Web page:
This isn’t one where people eat bugs–though they could conceivably have to cook them. They’re competition shows, and they’re on the Food Network. The Next Iron Chef and The Next Food Network Star.
See, chefs apply to be on the show, and then the top contenders are put through rigorous cooking and/or “star” challenges. Basically, they’re going through the interview process times ten, and on TV for all of America to watch. You can vote for your favorite online, though I’m not certain your opinion actually matters–one of my mother’s coworkers was a contestant on The Next Iron Chef a couple of seasons ago (chef Gavin Kaysen) and he knew who won long before the episodes ever aired. He was cut about halfway through the series for under-seasoning his frog leg lollipops (I’m not kidding).
Of course, this is “reality” TV, which means it isn’t exactly reality. My favorite contender for this year’s Next Food Network Star, Aarti Sequeira, has mentioned the difficulties of TV’s so-called reality in her food blog. Things are spliced and manipulated to keep us going along, so we never get the whole story–just the most sensational parts. But it makes people really invest in the next possible celebrity chef. The people who watch Food Network, anyway. And the outcome does have something to do with the chefs’ culinary skill, but it also has to do with how well they’ll sell ad space and bottled chocolate sauce.
So here’s what I’m thinking: some publisher somewhere needs to create a Next Literary Star competition. Of course, first they might need to make a Literary TV network. Perhaps featuring literary readings, televised poetry slams, and the drama of the writing workshop, with fancy camera work. And then we can start sending in audition tapes so that we might become the Next Literary Star.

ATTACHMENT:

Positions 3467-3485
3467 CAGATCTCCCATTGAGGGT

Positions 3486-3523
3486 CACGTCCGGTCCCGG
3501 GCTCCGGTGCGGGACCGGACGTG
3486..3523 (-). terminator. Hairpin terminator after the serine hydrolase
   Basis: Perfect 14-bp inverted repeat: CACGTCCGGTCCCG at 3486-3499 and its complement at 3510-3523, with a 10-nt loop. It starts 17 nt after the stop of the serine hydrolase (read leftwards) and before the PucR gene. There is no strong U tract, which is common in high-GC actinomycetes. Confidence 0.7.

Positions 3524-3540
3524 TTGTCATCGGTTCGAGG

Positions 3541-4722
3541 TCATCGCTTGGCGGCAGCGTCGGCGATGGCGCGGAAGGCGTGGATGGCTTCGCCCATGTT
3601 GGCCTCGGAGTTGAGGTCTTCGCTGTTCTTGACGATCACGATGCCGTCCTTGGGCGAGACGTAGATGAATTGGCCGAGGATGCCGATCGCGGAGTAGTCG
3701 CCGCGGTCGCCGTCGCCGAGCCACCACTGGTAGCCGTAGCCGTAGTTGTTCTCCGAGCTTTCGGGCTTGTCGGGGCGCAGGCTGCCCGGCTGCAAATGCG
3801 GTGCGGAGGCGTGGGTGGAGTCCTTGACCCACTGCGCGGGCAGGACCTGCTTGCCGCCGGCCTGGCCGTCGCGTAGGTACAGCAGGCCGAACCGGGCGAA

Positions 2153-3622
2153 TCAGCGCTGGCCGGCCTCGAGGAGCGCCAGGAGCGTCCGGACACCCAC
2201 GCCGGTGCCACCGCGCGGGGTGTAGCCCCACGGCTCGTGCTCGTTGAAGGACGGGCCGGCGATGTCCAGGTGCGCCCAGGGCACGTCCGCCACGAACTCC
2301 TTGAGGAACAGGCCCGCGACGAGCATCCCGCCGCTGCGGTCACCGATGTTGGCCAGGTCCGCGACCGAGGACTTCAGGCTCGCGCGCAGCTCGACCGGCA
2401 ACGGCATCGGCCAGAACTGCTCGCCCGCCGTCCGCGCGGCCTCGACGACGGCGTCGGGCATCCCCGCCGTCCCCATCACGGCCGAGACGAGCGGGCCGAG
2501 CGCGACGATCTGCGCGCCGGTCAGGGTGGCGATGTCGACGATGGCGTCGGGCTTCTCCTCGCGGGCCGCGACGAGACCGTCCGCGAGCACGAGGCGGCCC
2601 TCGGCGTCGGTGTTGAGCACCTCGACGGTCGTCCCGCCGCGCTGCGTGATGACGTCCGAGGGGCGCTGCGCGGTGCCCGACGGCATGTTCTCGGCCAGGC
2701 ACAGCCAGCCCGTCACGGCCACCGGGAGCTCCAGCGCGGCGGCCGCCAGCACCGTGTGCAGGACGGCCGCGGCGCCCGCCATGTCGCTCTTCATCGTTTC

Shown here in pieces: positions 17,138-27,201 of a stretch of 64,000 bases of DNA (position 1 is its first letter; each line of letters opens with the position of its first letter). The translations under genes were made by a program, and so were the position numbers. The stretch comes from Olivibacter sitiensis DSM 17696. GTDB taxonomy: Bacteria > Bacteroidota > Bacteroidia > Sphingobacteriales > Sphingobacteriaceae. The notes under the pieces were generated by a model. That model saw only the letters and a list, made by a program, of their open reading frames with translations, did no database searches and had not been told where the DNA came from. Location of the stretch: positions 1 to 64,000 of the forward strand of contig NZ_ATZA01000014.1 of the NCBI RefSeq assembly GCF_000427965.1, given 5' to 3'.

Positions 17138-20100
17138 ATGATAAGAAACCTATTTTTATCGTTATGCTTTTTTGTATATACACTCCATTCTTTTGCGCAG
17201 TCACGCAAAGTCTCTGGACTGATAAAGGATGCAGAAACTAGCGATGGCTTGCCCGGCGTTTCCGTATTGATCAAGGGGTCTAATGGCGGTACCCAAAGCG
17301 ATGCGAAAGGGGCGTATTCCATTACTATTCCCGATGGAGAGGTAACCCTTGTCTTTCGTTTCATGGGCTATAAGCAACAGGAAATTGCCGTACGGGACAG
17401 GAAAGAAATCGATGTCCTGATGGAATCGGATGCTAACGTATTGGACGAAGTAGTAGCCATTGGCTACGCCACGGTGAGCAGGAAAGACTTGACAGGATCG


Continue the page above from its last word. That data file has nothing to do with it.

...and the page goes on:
Maybe one contestant could propose a show that would make poetry accessible to the masses. Another could take questions from viewers and provide writing advice. Another could do dramatic readings of the classics or improvise new works right in front of the studio audience. They could figure out how to break down creative writing the way the Food Network has broken down cooking and teach us all how to do it.
Of course, they’d all have to have nice smiles and pretty skin. Certain flaws would be acceptable. As a chef is allowed a bit larger waistline than the average celebrity, a writer would probably be allowed ink stains on the hands, pens stuck in the hair and behind the ears, or a lock of frazzled hair around the face where he or she’d been chewing on it during the writing process.
It’s not a perfect plan, I’ll admit. The art of writing might be devalued a bit. The flashy showbiz side of it might win out in the end (not everyone, after all, can play to the camera). But a few writers would have jobs. And as the network expanded, so would the job market. People would know writers’ faces. They’d stop them in supermarkets and movie theaters to get their autographs. And, of course, the world would have one more reality show.